The biggest bull on Wall Street is emerging from the bear market with a vengeance, but some think its rampage will be slowed by an aging client base.
Merrill Lynch & Co. Inc. has completed a third straight quarter during which it added financial advisers to its staff, putting it squarely on the path to reaching its hiring goals.
The New York-based wirehouse added 224 advisers during the first quarter for a total of 13,700.
That follows a net increase of 145 advisers in the fourth quarter and 75 advisers in the third quarter. Those increases came after a period of 11 straight quarters of declines. During that period, the number of financial advisers at Merrill Lynch declined 38% from 21,500.
Merrill had said at a Securities Industry Association conference on Feb. 26 in New York that its goal is to hire 650 advisers a year and a total of 2,000 during the next three years.
The firm also posted its third straight quarter of increased net new assets from its financial advisers, InvestmentNews learned from a confidential research report, which Merrill confirmed.
Net new assets - the amount gathered by financial advisers after subtracting asset appreciation and factoring in asset outflows - are the largely unpublished statistic analysts scrutinize most closely at broker-dealers.
Analysts value it for helping to divine who is winning the market share game among broker-dealers.
Merrill's net new assets from advisers were $6 billion in the first quarter and in last year's fourth quarter. In the third quarter, the firm had net new assets of $5 billion.
In the first two quarters of 2003, net new assets from advisers fell $5 billion and $1 billion, respectively.
Merrill's latest earnings report has increased confidence among Wall Street analysts that a real turnaround is under way at the bellwether brokerage firm.
"Merrill is out of its restructuring phase and firmly launching into `growth' mode," Ken Worthington, an analyst with CIBC World Markets Corp. in New York, wrote in a research note.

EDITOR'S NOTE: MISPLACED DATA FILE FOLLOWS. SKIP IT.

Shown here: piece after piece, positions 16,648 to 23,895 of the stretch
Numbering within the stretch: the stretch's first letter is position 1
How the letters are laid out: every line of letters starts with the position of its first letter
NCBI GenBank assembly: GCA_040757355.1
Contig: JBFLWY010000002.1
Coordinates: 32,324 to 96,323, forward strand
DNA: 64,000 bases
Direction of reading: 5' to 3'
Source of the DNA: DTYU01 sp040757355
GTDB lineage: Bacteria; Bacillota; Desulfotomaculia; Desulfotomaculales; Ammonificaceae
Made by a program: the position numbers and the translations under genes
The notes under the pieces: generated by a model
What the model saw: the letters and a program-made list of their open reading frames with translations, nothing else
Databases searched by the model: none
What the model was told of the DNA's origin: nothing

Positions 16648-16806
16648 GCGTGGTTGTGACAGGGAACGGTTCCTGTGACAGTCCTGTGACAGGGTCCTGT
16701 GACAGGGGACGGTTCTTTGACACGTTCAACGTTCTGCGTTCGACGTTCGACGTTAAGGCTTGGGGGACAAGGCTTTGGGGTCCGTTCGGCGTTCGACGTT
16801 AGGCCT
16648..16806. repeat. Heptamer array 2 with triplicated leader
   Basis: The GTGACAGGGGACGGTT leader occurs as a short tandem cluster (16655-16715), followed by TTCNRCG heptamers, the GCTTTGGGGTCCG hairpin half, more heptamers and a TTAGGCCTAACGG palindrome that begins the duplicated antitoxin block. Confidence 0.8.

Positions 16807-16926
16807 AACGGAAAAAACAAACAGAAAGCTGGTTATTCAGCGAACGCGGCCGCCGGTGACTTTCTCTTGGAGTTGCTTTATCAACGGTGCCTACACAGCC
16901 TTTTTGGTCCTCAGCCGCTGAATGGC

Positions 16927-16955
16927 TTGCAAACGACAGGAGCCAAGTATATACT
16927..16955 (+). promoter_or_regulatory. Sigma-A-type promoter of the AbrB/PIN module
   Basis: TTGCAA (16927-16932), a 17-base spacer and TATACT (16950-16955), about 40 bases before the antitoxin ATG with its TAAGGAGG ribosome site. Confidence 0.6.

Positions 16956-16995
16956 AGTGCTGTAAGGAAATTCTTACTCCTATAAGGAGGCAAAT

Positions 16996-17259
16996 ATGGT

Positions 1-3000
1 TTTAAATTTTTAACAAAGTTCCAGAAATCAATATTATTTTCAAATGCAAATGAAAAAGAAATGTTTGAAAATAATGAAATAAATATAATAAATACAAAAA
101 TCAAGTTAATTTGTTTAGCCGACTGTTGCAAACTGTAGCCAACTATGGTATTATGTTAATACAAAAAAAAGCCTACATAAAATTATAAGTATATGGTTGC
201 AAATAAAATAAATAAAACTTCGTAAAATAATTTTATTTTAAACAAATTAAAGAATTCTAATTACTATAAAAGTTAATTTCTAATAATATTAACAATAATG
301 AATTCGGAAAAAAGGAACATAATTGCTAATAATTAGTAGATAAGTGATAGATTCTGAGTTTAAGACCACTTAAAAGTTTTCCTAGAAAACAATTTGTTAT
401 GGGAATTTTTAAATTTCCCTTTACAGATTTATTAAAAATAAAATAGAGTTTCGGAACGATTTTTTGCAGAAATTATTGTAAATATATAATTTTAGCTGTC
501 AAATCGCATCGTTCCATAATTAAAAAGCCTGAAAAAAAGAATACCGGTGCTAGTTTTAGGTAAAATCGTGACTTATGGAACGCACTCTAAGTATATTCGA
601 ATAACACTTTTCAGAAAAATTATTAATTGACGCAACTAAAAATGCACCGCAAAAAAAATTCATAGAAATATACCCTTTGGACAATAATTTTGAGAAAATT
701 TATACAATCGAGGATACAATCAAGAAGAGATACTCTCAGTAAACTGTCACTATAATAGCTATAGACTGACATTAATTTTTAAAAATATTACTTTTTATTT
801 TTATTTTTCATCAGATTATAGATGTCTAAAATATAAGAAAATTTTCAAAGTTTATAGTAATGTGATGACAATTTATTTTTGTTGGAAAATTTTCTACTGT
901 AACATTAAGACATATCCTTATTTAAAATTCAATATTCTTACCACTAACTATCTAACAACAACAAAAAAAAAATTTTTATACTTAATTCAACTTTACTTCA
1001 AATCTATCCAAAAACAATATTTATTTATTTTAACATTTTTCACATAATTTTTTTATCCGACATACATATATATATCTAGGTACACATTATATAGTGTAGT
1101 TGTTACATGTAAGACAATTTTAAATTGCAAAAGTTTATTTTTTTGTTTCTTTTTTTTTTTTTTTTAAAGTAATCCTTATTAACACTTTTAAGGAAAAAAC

"As the retail market continues to rebound, we see [Merrill] as the market leader in retail brokerage," said Brad Hintz, an analyst with Sanford C. Bernstein & Co. LLC in New York.
But another analyst said that what may be most daunting for Merrill's competitors is the new means by which the firm is making its gains in net new assets and in broker head count.
"Merrill always said: `We trained the Street,"' said Stephen Winks, who once headed investment management consulting for Prudential Securities Inc. in New York.
"Now they're saying: `We're going to turn the tables. We're going to use the recruitment strategy,"' said the principal of SrConsultant.com in Richmond, Va.
Merrill spokeswoman Terez Hanhan said that headhunting talent is now part of a three-pronged strategy for recruitment that includes hiring fresh recruits and so-called second-career veterans.
"Even as the [adviser] force grew, annualized revenue per [adviser] increased by 18% year over year to $727,000, in part a reflection of the seasoned producers we have brought in" by an executive recruitment strategy, she said.
The firm's competitors previously enjoyed a long ride of making gains on the industry leader.
During the four-year period through 2002, Merrill lost 3.2% of private-client assets on an annualized basis. Over that same time period, assets grew 6.5% on an annualized basis at San Francisco-based Charles Schwab & Co. Inc. and 6.3% at Smith Barney Inc. in New York, according to research reports from New York-based Morgan Stanley.
Industry observers said Merrill's turnaround in adviser head count and net new assets shows that it can still exert its will.
"Merrill Lynch will give its competitors what they don't want," Mr. Winks said.
"If Merrill Lynch wants something, they're very, very fierce" in how they go after competitors' assets and advisers.
Jon D. Holtaway, a former financial services analyst who recently became a financial adviser with Xerxes Financial Group Inc. in Springfield, Va., nonetheless questions whether Merrill Lynch is showing some vulnerability. That is because $6 billion growth in net new assets is a fraction of 1% of the company's $1.4 trillion in client assets.
He said Merrill still faces a potential uphill battle because its average client is over 70 years old.
When those clients die, Merrill has the challenge of trying to bring on board their children, who may have set up accounts elsewhere.